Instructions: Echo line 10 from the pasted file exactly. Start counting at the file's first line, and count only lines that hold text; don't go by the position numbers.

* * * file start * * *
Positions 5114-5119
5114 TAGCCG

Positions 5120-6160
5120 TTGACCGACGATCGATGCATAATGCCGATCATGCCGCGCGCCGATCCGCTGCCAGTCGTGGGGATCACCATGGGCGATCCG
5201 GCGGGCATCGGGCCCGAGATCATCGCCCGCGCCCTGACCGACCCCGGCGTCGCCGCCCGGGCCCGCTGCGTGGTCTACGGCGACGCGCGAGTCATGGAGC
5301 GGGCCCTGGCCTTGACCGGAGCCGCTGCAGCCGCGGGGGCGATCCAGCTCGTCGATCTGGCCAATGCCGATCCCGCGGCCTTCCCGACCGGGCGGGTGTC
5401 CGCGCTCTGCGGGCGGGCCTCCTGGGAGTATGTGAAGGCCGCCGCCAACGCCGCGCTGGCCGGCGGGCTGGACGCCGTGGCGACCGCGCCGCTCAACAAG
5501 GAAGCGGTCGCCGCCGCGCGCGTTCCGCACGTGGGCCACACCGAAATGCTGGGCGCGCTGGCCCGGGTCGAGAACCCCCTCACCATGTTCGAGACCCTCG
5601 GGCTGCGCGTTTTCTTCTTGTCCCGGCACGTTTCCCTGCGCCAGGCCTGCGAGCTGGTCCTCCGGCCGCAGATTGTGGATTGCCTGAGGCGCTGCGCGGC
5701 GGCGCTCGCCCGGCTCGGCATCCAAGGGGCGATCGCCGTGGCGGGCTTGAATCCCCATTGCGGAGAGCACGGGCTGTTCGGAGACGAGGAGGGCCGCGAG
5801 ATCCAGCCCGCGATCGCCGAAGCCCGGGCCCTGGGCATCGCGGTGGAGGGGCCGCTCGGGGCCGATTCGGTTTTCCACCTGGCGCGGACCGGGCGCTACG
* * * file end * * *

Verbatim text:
5701 GGCGCTCGCCCGGCTCGGCATCCAAGGGGCGATCGCCGTGGCGGGCTTGAATCCCCATTGCGGAGAGCACGGGCTGTTCGGAGACGAGGAGGGCCGCGAG